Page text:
20th Century Conceptualisations of Social Justice
Part of my work has been focused on the “rediscovery” of poverty in the late sixties and how it profoundly affected the welfare state architecture in Europe and the United States. I studied how the slow production of the issue of “poverty” conceived as a floor of income both by policy makers, social scientists or political philosophers shaped more “market friendly” techniques to govern social insecurity. On long term, this project will consist into a genealogy of 20th century conceptualisation of the ‘social question’ beginning with the slow displacement of the question of equality and redistribution from the framework of welfare economics to a perspective soon dominated by moral philosophy with the publication of John Rawls’ Theory of Justice and, more generally, the ‘monetization’ of egalitarian concerns, now essentially seen through the lens of income distribution and cash transfers.
Basic Income in a Global Perspective
Building on my previous work on political economies of poverty in the 19th and 20th century, I’m working with Anton Jäger on a book offering the first global account of how Universal Basic Income went from an obscure idea confined to economic textbooks to a planetary movement. However, rather than inscribing our account of the growing popularity of ‘UBI’ into a long, often teleological lineage tying together a heterogenous set of contexts and unconnected authors (ranging from Thomas Paine, Henry George or Edward Bellamy), our book will explore a series of intellectual shifts that affected the post-war industrial order. It will show how UBI’s dissemination is to be understood in relation to the profound transformations in how we thought about work and automation, poverty and family structures, human rights and inequality, themes very much prevalent in contemporary discussions.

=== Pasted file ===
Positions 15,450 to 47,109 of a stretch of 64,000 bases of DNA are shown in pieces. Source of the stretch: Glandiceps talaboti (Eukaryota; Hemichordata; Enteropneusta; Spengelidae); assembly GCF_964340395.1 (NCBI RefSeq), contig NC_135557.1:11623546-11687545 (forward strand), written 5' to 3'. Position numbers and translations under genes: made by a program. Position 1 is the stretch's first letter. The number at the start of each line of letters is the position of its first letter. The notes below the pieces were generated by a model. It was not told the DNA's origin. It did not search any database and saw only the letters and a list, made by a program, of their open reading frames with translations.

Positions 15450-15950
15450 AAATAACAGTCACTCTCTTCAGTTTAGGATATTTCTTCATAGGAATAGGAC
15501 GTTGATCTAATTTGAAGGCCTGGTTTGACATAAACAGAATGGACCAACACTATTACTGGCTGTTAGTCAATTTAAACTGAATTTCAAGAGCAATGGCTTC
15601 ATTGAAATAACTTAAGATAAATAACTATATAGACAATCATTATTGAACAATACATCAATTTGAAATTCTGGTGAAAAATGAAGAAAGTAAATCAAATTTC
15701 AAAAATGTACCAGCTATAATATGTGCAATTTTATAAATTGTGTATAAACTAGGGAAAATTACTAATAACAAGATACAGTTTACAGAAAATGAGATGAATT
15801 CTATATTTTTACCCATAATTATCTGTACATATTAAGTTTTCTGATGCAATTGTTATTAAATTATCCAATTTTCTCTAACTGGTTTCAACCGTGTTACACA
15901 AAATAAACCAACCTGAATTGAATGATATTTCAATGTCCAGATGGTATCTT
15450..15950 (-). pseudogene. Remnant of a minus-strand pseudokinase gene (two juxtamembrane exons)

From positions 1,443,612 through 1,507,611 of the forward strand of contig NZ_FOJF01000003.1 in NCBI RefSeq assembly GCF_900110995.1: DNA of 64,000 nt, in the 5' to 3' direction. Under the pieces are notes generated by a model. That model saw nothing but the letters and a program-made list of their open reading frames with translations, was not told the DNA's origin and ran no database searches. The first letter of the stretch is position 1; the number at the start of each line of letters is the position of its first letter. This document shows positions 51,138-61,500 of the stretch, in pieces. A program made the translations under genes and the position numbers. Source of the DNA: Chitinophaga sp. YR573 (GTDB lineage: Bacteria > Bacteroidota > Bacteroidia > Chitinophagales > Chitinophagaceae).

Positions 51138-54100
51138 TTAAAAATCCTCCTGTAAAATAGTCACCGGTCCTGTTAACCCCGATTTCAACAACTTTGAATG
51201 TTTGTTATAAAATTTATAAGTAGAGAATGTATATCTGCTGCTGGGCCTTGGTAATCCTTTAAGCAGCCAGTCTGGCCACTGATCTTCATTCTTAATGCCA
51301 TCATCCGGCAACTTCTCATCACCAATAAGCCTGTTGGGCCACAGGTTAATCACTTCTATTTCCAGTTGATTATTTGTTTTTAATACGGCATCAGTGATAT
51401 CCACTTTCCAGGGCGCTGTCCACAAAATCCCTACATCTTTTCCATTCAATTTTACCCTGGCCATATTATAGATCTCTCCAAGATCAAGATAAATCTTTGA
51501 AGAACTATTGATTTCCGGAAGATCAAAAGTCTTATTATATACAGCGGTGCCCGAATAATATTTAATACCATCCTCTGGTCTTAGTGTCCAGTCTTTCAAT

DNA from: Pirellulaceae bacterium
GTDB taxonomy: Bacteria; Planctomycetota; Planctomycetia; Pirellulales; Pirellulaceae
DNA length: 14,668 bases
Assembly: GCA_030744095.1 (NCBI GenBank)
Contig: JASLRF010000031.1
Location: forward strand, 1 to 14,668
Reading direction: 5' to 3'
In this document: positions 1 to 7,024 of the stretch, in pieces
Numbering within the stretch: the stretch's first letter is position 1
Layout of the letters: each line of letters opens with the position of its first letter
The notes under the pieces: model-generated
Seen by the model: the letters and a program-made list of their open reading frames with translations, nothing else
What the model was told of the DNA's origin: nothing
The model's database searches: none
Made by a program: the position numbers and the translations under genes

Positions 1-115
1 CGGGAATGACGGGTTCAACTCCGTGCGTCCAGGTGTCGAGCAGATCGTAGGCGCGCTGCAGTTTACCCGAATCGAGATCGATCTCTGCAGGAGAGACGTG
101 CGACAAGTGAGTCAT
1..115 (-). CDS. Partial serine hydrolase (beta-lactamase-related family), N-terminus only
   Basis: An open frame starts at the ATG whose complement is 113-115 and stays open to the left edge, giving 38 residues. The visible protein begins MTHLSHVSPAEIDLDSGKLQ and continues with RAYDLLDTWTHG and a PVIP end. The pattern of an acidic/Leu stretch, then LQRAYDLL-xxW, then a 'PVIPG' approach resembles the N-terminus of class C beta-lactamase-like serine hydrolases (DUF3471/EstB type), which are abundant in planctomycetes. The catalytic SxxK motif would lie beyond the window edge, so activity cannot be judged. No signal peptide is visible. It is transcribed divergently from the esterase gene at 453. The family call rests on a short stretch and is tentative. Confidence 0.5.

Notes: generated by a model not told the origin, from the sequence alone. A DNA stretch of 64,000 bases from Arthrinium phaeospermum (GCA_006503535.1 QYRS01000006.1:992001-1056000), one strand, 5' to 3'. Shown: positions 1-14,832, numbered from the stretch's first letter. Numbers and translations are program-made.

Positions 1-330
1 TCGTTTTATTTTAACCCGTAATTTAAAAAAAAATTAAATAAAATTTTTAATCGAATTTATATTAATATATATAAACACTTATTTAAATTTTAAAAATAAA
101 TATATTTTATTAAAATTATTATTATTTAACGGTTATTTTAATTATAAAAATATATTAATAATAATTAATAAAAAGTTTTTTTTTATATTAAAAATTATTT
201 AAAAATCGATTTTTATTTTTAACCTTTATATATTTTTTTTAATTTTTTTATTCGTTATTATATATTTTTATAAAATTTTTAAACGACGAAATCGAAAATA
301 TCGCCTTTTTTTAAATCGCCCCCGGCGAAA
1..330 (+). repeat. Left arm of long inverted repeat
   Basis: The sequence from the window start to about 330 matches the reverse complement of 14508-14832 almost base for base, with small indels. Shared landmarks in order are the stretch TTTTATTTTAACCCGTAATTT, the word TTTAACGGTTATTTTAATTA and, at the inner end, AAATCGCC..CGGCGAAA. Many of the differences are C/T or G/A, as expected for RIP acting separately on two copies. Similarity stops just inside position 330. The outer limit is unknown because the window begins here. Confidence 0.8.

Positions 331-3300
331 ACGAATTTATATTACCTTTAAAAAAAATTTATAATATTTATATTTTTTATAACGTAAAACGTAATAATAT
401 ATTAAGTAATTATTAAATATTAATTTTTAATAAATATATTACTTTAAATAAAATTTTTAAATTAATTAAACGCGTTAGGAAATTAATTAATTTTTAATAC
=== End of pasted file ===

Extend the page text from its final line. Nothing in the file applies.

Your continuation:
Intellectual History of Neoliberalism
These questions have also conducted me to work on neoliberalism and the way it recasted the role of the state, government and reinvented how we thought about democracy. I’ve been specifically interested in Milton Friedman economic and political thought from the late thirties onwards but also to critically intervene in academic discussions about the notion of neoliberalism itself. On this particular aspect I’ve also been interested in French neoliberalism and French intellectual history more generally. I’m currently finishing, with Mitchell Dean, a book on Foucault in the aftermath of May 68 to be published in August 2019.